Virginia wilderness advocate Mark Miller views ridges he hopes will soon be added to the nation's wilderness system.
A bill put together by a bipartisan group in Congress, and supported by President Bush, would set aside more wilderness areas nationwide this year than have been protected in the past five years combined. Living on Earth's Washington correspondent Jeff Young reports from one area slated for conservation, the Shawver Run wilderness in Virginia.
GELLERMAN: From the Jennifer and Ted Stanley Studios in Somerville, Massachusetts - this is Living on Earth. IÂ’m Bruce Gellerman, in for Steve Curwood. President Bush doesnÂ’t score high marks on environmentalistsÂ’ report cards. And congress doesnÂ’t do much better. But with just a few months left to his term, the president and lawmakers are trying to create an environmental legacy. Living on EarthÂ’s Jeff Young hit the trail to learn more.
[HIKING THROUGH DRY WOODS]
YOUNG: Wilderness advocate Mark Miller leads me through VirginiaÂ’s ShawverÂ’s Run wilderness to a rocky outcrop he says has one of the regionÂ’s most spectacular views. Now, I grew up in the mountains. So IÂ’ve got pretty high standards when it comes to pretty scenery. But when we reach the cliff, I have to admitÂ—heÂ’s right.
YOUNG: Oh yeah. ThatÂ’sÂ—thatÂ’s pretty.
MILLER: Yes this is what youÂ’d call a million-dollar view. ItÂ’s just a series of sharp ridges with very narrow valleysÂ—and from the mountain we have one, two, three, four, five, six, seven ridges that we can see from this location.
YOUNG: The view also represents seven years of work by Miller and others with the advocacy group, Campaign for AmericaÂ’s Wilderness. ThatÂ’s how long itÂ’s taken to get the aptly named Virginia Ridge and Valley Wilderness bill before Congress. Fifteen hundred acres of the wooded slopes we see here would become wilderness, as would another 42 thousand acres in other countiesÂ—the biggest such land conservation measure in Virginia in 20 years.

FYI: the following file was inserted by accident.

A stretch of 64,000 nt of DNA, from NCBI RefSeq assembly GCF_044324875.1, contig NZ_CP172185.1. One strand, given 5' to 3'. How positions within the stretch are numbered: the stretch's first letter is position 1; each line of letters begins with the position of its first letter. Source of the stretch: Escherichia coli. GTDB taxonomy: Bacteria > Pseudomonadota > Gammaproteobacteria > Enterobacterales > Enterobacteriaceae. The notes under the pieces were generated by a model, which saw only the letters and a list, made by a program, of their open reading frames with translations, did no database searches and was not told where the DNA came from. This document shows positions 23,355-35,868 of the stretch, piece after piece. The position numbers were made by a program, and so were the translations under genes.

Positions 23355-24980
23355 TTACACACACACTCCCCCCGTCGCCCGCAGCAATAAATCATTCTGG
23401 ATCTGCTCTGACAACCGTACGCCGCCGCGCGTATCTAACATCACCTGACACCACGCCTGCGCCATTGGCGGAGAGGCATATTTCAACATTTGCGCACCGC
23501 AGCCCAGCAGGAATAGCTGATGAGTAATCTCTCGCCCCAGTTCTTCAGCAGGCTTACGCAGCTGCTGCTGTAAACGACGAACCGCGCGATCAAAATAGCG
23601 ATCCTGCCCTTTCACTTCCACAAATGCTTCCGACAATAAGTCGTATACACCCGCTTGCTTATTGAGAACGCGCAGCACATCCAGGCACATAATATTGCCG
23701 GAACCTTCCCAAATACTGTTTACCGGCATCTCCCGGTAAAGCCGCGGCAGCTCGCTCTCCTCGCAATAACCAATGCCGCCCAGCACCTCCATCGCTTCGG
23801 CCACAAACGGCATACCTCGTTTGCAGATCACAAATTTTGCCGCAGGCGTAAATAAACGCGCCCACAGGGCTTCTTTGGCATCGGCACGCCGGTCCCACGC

Much of that acreage only made it in the bill after long negotiations with county officials; bear hunters who wanted hunters with disabilities to be able to drive into the brush, and mountain bikers who jealously protect their trail access.
MILLER: Yeah, we worked with the mountain bike community in some places, we worked with the horse community in others, and we worked with hunters in other communities.
MILLER: Yeah we had to make compromises but I think that the end result was that we had a bill that a lot of people could support and you try and ram something through the local community and youÂ’re dead before you even get started.
YOUNG: The work paid off. The bill held together through committee debate in congress and is now part of a package of wilderness proposals from other states, including West Virginia, Idaho, Colorado and Oregon.
Campaign for AmericaÂ’s Wilderness executive director Mike Matz says Congress could create more new wilderness areas this year than it has in the previous five years combined.
MATZ: There are about a dozen of them that seem incredibly viable this year that could make it to presidentÂ’s desk.
YOUNG: WhatÂ’s going on, why all these all of a sudden?